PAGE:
Pediatrics

Heart reaction probed as possible rare vaccine link in teens

Health authorities are trying to determine whether heart inflammation that can occur along with many types of infections could also be a rare side effect in teens and young adults after the second dose of COVID-19 vaccine.

Diseases, Conditions, Syndromes

How platelets help resolve lung inflammation

Treating patients with acute respiratory failure is a constant challenge in intensive care medicine. In most cases, the underlying cause is lung inflammation triggered by a bacterial infection or—more rarely, despite being ...

Oncology & Cancer

Cancer treatments may accelerate cellular aging

New research indicates that certain anti-cancer therapies may hasten cellular aging, where changes in the DNA of patients may contribute to greater inflammation and fatigue. The findings are published by Wiley early online ...

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Inflammation (Latin, īnflammō, "I ignite, set alight") is part of the complex biological response of vascular tissues to harmful stimuli, such as pathogens, damaged cells, or irritants. Inflammation is a protective attempt by the organism to remove the injurious stimuli and to initiate the healing process. Inflammation is not a synonym for infection, even in cases where inflammation is caused by infection. Although infection is caused by a microorganism, inflammation is one of the responses of the organism to the pathogen. However, inflammation is a stereotyped response, and therefore it is considered as a mechanism of innate immunity, as compared to adaptive immunity, which is specific for each pathogen.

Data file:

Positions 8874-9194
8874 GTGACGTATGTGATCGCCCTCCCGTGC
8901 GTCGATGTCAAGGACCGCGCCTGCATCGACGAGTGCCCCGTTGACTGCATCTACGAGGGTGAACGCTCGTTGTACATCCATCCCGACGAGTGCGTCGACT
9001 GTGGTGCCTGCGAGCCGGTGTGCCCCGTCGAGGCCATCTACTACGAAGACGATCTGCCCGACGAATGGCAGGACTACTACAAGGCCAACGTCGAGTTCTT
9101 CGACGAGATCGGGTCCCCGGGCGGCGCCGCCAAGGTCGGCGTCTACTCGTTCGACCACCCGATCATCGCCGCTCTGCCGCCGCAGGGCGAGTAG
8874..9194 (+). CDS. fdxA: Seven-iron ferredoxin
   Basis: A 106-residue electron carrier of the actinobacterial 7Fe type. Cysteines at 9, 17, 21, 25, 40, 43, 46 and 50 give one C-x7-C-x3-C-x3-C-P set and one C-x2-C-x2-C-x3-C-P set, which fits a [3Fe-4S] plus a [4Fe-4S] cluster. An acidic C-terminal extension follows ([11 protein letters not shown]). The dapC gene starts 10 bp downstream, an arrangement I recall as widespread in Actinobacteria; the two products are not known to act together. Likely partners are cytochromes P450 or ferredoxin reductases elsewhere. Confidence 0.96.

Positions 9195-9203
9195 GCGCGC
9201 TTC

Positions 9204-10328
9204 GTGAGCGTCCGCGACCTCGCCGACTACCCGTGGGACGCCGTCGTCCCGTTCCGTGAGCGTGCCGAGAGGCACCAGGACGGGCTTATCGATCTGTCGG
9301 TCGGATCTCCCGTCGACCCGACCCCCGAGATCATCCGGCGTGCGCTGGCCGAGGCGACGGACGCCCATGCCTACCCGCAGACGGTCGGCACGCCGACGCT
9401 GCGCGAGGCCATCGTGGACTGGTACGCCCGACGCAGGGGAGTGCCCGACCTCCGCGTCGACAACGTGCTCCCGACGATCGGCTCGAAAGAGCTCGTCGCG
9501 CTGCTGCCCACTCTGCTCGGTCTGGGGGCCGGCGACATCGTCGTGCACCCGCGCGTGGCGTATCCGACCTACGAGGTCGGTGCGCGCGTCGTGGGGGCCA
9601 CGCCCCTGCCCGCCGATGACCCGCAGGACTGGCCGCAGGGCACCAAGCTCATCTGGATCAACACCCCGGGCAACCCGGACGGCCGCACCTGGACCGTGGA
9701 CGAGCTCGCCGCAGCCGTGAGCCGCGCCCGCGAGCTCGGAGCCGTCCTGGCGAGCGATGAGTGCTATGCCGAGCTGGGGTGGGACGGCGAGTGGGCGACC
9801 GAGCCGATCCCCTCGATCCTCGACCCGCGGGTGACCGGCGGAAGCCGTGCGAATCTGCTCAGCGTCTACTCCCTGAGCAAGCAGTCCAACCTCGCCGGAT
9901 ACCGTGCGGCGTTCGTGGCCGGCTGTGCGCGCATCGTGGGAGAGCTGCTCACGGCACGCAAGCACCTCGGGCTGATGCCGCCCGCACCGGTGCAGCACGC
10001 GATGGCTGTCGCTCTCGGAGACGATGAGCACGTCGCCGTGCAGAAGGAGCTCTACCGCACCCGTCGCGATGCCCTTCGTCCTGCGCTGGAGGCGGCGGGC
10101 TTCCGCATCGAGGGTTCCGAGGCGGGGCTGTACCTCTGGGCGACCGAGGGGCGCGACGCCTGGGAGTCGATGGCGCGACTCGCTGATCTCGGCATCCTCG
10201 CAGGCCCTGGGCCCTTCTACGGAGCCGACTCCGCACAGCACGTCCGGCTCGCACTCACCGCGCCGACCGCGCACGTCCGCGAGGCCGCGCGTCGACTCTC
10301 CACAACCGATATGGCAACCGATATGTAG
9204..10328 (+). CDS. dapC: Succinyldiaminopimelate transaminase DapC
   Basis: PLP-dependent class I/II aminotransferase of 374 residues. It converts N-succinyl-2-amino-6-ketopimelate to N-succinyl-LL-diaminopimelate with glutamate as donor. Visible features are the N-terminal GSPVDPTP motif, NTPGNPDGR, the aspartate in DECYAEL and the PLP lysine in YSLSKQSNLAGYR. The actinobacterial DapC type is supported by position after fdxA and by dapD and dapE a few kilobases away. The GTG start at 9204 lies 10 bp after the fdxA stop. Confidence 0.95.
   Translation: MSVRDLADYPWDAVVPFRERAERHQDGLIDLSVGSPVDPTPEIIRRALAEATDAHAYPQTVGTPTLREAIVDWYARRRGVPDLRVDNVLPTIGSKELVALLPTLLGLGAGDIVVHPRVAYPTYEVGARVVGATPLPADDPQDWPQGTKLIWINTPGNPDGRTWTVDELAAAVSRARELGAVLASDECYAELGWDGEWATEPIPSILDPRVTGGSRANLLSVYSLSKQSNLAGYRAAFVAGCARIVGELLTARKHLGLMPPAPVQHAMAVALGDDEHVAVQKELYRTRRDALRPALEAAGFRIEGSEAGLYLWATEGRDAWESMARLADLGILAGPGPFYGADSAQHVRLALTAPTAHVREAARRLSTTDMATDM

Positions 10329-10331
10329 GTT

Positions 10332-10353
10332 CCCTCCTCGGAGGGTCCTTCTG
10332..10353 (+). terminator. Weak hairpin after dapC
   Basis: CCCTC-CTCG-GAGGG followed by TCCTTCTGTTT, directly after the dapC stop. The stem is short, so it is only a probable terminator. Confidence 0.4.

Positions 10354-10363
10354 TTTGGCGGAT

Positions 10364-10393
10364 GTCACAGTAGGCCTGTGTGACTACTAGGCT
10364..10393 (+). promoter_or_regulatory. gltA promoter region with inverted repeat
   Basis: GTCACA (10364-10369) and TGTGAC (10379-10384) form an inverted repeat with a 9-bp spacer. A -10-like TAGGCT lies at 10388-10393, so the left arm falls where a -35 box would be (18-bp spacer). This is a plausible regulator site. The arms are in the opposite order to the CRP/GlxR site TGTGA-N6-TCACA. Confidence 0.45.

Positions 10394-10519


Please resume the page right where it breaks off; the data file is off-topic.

Without inflammation, wounds and infections would never heal. Similarly, progressive destruction of the tissue would compromise the survival of the organism. However, chronic inflammation can also lead to a host of diseases, such as hay fever, periodontitis, atherosclerosis, rheumatoid arthritis, and even cancer (e.g., gallbladder carcinoma). It is for that reason that inflammation is normally closely regulated by the body.

Inflammation can be classified as either acute or chronic. Acute inflammation is the initial response of the body to harmful stimuli and is achieved by the increased movement of plasma and leukocytes (especially granulocytes ) from the blood into the injured tissues. A cascade of biochemical events propagates and matures the inflammatory response, involving the local vascular system, the immune system, and various cells within the injured tissue. Prolonged inflammation, known as chronic inflammation, leads to a progressive shift in the type of cells present at the site of inflammation and is characterized by simultaneous destruction and healing of the tissue from the inflammatory process.

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